As children in the faraway Midlands we sang a nonsense song about the Marble Arch into which you could slot the name of any celebrity of your choice:
“Around the Marble Arch
X used to march
He tumbled into a box of eggs
All the yellow ran up his legs..”
So when I finally got to touch the beautiful if slightly foxed chunks of white Italian marble I still saw all those spattered yolks in my mind’s eye. It’s a funny old thing and tunnelled with little rooms, apparently. Marooned in the middle of the traffic since Park Lane was widened over half a century ago the Arch is now scratched by graffittists and, as the London papers keep pointing out, is on occasion used as a loo.
Even before it became a traffic island Marble Arch was a displaced wanderer. It started life in 1827 as the gateway to Buckingham Palace but was brought up in sections to Marylebone when the Palace was enlarged, to be rebuilt as the ceremonial entrance to the Great Exhibition held in Hyde Park in the summer of 1851. The bronze statue of George IV – that heavily-perfumed consumer of cherry brandy, opium and pork pies – originally designed to ride atop the Arch now prances in Trafalgar Square.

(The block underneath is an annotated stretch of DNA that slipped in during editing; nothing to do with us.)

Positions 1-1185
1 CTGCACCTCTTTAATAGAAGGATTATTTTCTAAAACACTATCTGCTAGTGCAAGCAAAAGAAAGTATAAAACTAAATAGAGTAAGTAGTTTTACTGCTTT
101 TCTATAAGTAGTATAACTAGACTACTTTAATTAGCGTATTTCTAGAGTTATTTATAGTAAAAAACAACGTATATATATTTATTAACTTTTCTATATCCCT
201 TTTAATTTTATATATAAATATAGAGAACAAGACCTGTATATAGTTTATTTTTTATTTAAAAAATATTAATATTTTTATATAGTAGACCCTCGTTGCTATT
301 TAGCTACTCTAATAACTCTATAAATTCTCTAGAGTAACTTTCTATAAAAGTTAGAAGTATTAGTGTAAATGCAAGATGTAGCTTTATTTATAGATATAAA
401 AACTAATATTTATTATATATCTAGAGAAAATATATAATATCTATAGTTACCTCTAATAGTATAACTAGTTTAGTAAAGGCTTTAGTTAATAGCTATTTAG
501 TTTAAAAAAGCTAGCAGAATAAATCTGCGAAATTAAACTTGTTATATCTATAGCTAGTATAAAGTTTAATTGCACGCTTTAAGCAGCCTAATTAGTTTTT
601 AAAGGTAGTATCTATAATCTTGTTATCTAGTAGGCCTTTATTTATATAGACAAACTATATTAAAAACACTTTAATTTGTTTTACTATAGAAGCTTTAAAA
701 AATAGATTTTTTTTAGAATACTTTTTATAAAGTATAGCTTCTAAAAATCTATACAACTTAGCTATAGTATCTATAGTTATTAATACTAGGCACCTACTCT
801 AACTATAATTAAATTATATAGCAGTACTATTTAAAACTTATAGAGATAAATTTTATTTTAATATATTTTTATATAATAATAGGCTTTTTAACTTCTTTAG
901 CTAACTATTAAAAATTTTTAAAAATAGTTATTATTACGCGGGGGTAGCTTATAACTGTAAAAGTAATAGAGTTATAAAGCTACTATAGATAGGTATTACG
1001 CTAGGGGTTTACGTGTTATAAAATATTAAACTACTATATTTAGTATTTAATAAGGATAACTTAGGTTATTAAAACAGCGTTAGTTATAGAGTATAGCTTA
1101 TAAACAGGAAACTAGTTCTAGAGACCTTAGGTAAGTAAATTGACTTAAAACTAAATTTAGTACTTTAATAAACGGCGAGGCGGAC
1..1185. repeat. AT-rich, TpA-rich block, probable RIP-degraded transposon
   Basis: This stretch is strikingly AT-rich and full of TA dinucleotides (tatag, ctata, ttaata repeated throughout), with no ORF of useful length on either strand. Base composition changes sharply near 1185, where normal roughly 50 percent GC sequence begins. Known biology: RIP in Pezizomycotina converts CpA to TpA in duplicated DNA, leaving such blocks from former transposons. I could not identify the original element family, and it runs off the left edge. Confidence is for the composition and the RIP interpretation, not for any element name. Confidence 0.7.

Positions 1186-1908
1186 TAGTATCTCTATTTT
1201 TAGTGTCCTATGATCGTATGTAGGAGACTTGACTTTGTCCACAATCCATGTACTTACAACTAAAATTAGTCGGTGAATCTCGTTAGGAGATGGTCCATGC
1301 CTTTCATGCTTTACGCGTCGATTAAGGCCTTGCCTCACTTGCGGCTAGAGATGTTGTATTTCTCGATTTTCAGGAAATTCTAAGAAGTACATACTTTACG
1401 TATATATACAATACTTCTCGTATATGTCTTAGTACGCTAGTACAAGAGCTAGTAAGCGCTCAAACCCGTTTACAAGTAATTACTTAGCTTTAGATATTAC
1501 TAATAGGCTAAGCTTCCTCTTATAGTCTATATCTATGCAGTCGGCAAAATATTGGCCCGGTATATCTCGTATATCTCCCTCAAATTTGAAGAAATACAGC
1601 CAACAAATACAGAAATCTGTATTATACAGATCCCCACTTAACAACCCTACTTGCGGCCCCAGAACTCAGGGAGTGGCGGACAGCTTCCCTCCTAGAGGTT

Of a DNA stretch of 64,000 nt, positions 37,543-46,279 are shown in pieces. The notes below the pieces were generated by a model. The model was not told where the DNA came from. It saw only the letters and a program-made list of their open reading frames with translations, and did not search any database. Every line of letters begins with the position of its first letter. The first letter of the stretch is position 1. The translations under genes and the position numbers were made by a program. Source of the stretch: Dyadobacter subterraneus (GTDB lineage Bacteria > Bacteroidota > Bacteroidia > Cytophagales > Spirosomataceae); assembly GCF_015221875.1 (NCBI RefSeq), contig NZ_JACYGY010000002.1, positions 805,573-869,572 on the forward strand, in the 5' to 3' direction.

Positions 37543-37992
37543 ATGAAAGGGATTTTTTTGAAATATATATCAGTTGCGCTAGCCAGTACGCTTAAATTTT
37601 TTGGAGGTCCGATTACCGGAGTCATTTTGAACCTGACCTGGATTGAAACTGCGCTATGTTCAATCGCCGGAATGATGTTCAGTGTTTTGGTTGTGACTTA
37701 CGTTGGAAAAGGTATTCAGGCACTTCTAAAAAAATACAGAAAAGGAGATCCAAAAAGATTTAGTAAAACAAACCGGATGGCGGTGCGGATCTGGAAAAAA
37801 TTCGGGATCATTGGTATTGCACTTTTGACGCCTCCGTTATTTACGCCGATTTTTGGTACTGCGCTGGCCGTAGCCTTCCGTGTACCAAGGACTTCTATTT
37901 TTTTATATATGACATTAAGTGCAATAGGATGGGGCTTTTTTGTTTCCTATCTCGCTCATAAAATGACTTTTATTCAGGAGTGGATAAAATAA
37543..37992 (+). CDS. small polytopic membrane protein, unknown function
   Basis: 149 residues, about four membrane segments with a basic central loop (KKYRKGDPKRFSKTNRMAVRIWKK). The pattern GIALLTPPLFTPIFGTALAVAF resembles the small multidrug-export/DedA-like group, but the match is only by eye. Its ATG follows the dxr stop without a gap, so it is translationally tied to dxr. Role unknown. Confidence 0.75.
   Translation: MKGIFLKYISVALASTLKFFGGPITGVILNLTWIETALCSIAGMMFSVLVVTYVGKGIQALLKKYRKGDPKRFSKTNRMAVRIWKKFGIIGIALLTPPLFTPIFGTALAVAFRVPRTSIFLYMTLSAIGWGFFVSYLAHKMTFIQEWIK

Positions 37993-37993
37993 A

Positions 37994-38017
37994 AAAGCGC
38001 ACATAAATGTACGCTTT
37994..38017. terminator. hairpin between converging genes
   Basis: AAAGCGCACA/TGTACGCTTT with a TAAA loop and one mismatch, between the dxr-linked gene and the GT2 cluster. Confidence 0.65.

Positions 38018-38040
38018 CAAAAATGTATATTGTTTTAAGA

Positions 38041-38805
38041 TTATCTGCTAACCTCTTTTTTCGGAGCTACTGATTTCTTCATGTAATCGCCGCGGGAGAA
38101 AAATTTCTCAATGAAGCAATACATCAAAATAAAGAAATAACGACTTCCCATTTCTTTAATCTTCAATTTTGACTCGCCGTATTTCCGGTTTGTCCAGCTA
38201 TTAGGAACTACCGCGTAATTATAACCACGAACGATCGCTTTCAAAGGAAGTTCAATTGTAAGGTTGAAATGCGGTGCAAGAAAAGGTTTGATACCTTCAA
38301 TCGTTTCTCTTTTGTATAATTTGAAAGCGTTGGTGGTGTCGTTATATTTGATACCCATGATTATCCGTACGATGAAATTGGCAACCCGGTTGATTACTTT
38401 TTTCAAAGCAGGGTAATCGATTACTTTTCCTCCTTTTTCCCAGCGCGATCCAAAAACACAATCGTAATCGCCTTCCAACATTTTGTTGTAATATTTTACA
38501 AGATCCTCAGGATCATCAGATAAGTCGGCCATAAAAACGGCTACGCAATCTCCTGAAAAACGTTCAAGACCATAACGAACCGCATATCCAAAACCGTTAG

May 1st 1851 was the Marble Arch’s finest hour: Queen Victoria in pink satin and lace swept through in her carriage to open the Crystal Palace ( erected near to where the Albert Memorial now stands ). The great glass conservatory was filled with birds, living cedars, vast organs and choirs whose voices could scarcely be heard for the sheer size and scale of it all. Prince Albert, whose brainchild the exhibition was, stood resplendent in scarlet gazing at the tribute of the Empire; a mysterious Mandarin in blue silk and peacock feathers who was later said to be someone’s cook made the ritual kow tow.
And perfume was present. Fragrance was featured. Our Grossmith friends won medals. Eugene Rimmel’s huge baroque fountain of living scents was one of the star attractions during the six month run of the show. Perfume has always drawn the crowds: renew your own acquaintance Les Senteurs.
Image: Wikimedia Commons